Magnesium metal and its alloys can be explosive hazards; they are highly flammable in their pure form when molten or in powder or ribbon form. Burning or molten magnesium reacts violently with water. When working with powdered magnesium, safety glasses with eye protection and UV filters (such as welders use) are employed because burning magnesium produces ultraviolet light that can permanently damage the retina of a human eye.
Magnesium is capable of reducing water and releasing highly flammable hydrogen gas:
Therefore, water cannot extinguish magnesium fires. The hydrogen gas produced intensifies the fire. Dry sand is an effective smothering agent, but only on relatively level and flat surfaces.
Magnesium reacts with carbon dioxide exothermically to form magnesium oxide and carbon:
Hence, carbon dioxide fuels rather than extinguishes magnesium fires.
Burning magnesium can be quenched by using a Class D dry chemical fire extinguisher, or by covering the fire with sand or magnesium foundry flux to remove its air source.
Magnesium compounds, primarily magnesium oxide (MgO), are used as a refractory material in furnace linings for producing iron, steel, nonferrous metals, glass, and cement. Magnesium oxide and other magnesium compounds are also used in the agricultural, chemical, and construction industries. Magnesium oxide from calcination is used as an electrical insulator in fire-resistant cables.
Magnesium hydride is under investigation as a way to store hydrogen.
Magnesium reacted with an alkyl halide gives a Grignard reagent, which is a very useful tool for preparing alcohols.
Magnesium salts are included in various foods, fertilizers (magnesium is a component of chlorophyll), and microbe culture media.
Magnesium sulfite is used in the manufacture of paper (sulfite process).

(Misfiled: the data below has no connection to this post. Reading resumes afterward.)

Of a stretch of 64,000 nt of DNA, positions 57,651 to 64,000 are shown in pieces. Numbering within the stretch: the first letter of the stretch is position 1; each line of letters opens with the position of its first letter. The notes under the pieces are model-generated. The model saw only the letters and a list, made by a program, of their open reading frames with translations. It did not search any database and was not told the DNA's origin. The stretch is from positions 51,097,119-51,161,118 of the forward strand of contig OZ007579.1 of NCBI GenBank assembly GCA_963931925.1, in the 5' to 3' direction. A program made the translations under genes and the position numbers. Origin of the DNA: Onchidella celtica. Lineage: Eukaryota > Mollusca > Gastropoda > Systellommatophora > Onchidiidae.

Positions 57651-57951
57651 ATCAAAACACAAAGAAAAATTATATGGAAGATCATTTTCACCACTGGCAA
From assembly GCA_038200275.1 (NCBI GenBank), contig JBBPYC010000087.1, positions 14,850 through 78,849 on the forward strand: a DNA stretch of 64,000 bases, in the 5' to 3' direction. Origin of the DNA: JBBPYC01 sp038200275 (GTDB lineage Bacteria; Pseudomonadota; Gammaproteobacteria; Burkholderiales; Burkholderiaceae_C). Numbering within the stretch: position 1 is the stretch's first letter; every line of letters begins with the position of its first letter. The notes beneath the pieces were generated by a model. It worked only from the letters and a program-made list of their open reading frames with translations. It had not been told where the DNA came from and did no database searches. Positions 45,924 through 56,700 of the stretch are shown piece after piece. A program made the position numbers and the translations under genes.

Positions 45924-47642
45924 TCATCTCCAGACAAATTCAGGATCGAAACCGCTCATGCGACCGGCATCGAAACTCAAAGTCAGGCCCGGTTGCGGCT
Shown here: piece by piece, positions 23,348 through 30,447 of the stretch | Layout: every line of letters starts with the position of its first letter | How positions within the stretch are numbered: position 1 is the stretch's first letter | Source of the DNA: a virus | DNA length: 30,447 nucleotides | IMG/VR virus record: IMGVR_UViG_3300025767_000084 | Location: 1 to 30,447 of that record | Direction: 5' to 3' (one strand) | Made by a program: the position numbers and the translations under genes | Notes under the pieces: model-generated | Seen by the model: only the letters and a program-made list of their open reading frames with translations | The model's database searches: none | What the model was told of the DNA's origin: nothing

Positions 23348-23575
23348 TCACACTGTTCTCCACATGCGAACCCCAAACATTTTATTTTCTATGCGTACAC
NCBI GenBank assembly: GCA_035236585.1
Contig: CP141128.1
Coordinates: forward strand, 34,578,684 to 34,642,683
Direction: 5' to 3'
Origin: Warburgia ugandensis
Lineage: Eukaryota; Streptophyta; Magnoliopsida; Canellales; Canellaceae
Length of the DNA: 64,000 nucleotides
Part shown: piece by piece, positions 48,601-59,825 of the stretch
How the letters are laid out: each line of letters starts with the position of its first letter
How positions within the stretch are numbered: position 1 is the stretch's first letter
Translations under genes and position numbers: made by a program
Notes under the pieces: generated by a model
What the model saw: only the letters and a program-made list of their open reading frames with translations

Magnesium phosphate is used to fireproof wood used in construction.
Magnesium hexafluorosilicate is used for moth-proofing textiles.
The important interaction between phosphate and magnesium ions makes magnesium essential to the basic nucleic acid chemistry of all cells of all known living organisms. More than 300 enzymes require magnesium ions for their catalytic action, including all enzymes using or synthesizing ATP and those that use other nucleotides to synthesize DNA and RNA. The ATP molecule is normally found in a chelate with a magnesium ion.
Spices, nuts, cereals, cocoa and vegetables are rich sources of magnesium. Green leafy vegetables such as spinach are also rich in magnesium.
Beverages rich in magnesium are coffee, tea, and cocoa.
In the UK, the recommended daily values for magnesium are 300 mg for men and 270 mg for women. In the U.S. the Recommended Dietary Allowances (RDAs) are 400 mg for men ages 19–30 and 420 mg for older; for women 310 mg for ages 19–30 and 320 mg for older.
Numerous pharmaceutical preparations of magnesium and dietary supplements are available. In two human trials magnesium oxide, one of the most common forms in magnesium dietary supplements because of its high magnesium content per weight, was less bioavailable than magnesium citrate, chloride, lactate or aspartate.